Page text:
I guess they couldn't think of anything rhyming with fender..

http://www.bumperdumper.com/bumper2.htm
Is bumper standard in parts of the US? We call it a bumper or bumper bar here in Oz, but newer ones (say post-1990), are only good for crumpling.

I can't see how its attached, but I bet you couldn't fit it to a Ferrari!

Don't you just like: "Use in Disaster Relief, Hurricane and Earthquake preparedness, and other situations where a sanitation situation may occur."

Stupot
1 2 3 4
I guess they couldn't think of anything rhyming with fender.. http://www.bumperdumper.com/bumper2.htm Is bumper standard in parts of the US? We call it a bumper or bumper bar here in Oz, but newer ones (say post-1990), are only good for crumpling.

"Bumper" is a standard term in the US, but it's getting harder and harder to identify the part of the car that is the bumper. Instead of a chromed rail, they are all all-plastic now and it's difficult to tell where the other part of the body stops and the bumper begins. They are no longer protective.
I can't see how its attached, but I bet you couldn't fit it to a Ferrari!

It's fitted into a trailer hitch. http://tinyurl.com/b7bwr That type is called a 2 x 2 hitch because the vehicle has a 2" x 2" hollow square pipe permanently attached. You pull the pin (shown) out and the hitch parts are removable. I have a similar hitch on my vehicle. I can put in my hitch, or I have a bicycle rack that fits into the receiver.
Don't you just like: "Use in Disaster Relief, Hurricane and Earthquake preparedness, and other situations where a sanitation situation may occur."

At least they didn't feel the need to warn you "Do not use when vehicle is in motion".

Tony Cooper
Orlando FL
In our last episode,
, the lovely and talented Stuart Chapman broadcast on alt.usage.english:
I guess they couldn't think of anything rhyming with fender..

In the US a "fender bender" is a very minor accident, although bumpers are extremely expensive to repair and replace and many hundreds of dollars in damage may result from an accident at less than five miles per hour - so "minor" is a relative term.
Is bumper standard in parts of the US? We call it a bumper or bumper bar here in Oz, but newer ones (say post-1990), are only good for crumpling.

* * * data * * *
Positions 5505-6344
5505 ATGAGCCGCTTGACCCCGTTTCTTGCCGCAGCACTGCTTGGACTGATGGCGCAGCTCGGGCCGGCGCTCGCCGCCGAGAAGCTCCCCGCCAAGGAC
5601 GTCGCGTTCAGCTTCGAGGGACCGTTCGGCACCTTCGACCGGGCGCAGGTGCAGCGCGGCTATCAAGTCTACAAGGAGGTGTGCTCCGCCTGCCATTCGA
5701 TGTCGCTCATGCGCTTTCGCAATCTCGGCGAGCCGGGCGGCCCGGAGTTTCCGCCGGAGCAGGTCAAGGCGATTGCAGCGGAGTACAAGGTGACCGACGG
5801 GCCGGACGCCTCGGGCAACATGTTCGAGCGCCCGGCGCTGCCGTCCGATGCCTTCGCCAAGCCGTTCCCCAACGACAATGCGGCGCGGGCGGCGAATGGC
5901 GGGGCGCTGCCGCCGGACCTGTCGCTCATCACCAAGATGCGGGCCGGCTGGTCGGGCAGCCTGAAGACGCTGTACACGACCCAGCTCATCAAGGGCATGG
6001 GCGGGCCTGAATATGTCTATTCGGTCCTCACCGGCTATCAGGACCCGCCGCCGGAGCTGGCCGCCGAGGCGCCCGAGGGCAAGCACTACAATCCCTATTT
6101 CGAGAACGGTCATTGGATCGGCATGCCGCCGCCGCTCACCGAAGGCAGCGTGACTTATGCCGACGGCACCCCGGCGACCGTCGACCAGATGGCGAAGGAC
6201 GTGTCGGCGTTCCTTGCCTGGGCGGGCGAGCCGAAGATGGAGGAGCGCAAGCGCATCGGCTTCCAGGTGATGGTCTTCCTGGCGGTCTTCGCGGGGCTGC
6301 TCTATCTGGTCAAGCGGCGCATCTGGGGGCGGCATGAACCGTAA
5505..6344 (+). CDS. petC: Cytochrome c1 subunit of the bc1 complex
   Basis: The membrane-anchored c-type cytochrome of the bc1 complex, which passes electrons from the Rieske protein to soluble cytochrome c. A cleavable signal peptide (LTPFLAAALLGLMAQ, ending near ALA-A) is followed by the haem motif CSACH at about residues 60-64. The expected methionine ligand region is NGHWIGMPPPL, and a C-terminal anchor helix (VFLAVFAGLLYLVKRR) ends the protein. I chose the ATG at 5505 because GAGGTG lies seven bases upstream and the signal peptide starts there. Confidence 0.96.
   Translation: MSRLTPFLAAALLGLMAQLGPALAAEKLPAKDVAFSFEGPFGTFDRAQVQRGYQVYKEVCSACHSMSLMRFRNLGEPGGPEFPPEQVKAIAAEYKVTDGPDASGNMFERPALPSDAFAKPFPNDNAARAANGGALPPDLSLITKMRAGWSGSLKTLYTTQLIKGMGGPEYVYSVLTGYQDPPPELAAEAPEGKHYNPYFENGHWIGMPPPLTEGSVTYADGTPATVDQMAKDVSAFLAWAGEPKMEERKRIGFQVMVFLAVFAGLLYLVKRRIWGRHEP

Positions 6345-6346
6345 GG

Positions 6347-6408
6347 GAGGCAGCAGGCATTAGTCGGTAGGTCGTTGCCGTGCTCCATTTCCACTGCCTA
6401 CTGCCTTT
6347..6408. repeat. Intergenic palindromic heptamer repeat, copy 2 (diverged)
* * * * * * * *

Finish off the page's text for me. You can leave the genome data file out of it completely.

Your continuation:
Exactly. But in a more serious accident, the energy that goes into mangling the bumper is energy that is not transmitted to the bodies of the people occupying the car. Or so the theory goes.

Lars Eighner (Email Removed) http://www.larseighner.com / We are all failures at least, all the best of us are. J. M. Barrie
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I guess they couldn't think of anything rhyming with fender.. http://www.bumperdumper.com/bumper2.htm Is bumper standard in parts of the US? We ... you just like: "Use in Disaster Relief, Hurricane and Earthquake preparedness, and other situations where a sanitation situation may occur."

Around here the "bumper" is the bar (now molded, contoured plastic) that spreads horizontally across the front and back of an automobile that protects it from minor front and rear collisions and "bumps".

A "fender" is (was) the curved metal guard that arcs over the tires to keep mud from flinging everywhere. They were much more prominent on older cars and, before that, carriages. Now the tires on most cars are nested inside the body and this area is more generally referred to as a "quarter panel". But there still are vehicles with good old fenders like some trucks, motorcycles and flatbed trailers.

Don
Kansas City
I guess they couldn't think of anything rhyming with fender.. ... but newer ones (say post-1990), are only good for crumpling.

"Bumper" is a standard term in the US, but it's getting harder and harder to identify the part of the ... difficult to tell where the other part of the body stops and the bumper begins. They are no longer protective.

It's a common BrEtcE misconception that our "bumper" is your "fender", when in fact it's our "mudguard/wing" that's your "fender" and bumpers are bumpers everywhere. I don't know how or when this error got off the ground, but it's surprisingly common.

Ross Howard
"Bumper" is a standard term in the US, but it's ... stops and the bumper begins. They are no longer protective.

It's a common BrEtcE misconception that our "bumper" is your "fender", when in fact it's our "mudguard/wing" that's your "fender" and bumpers are bumpers everywhere. I don't know how or when this error got off the ground, but it's surprisingly common.

Are you replying to me? I don't mistake the word "bumper" for "fender", and I'm fully aware of the meaning of "mudguard" and "wing".

The comment I made above refers to "bumper" in your sense and in my sense.

Tony Cooper
Orlando FL
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Are you replying to me?

You and Stuart. And the world. And anyone else who knows me.
I don't mistake the word "bumper" for "fender",

Of course you don't; you're American.

Ross Howard
The why put "BrEtcE"? Is not this "tcE" (Tony Cooper English) invention of Areff's the English of an American?

Tony Cooper
Orlando FL
It's a common BrEtcE misconception that our "bumper" is your "fender", when in fact it's our "mudguard/wing" that's your "fender" and bumpers are bumpers everywhere. I don't know how or when this error got off the ground, but it's surprisingly common.

I'm one of the people who originally misunderstood the AmE usage of "fender".
The reason was probably that I was familar with fender meaning "a cushioning device hung over a shipÂ’s side to protect it against impact". So to me a car fender would be something that protected the body of the car against impact. The most obvious candidate on a car was the bumber.

Peter Duncanson
UK (posting from a.u.e)
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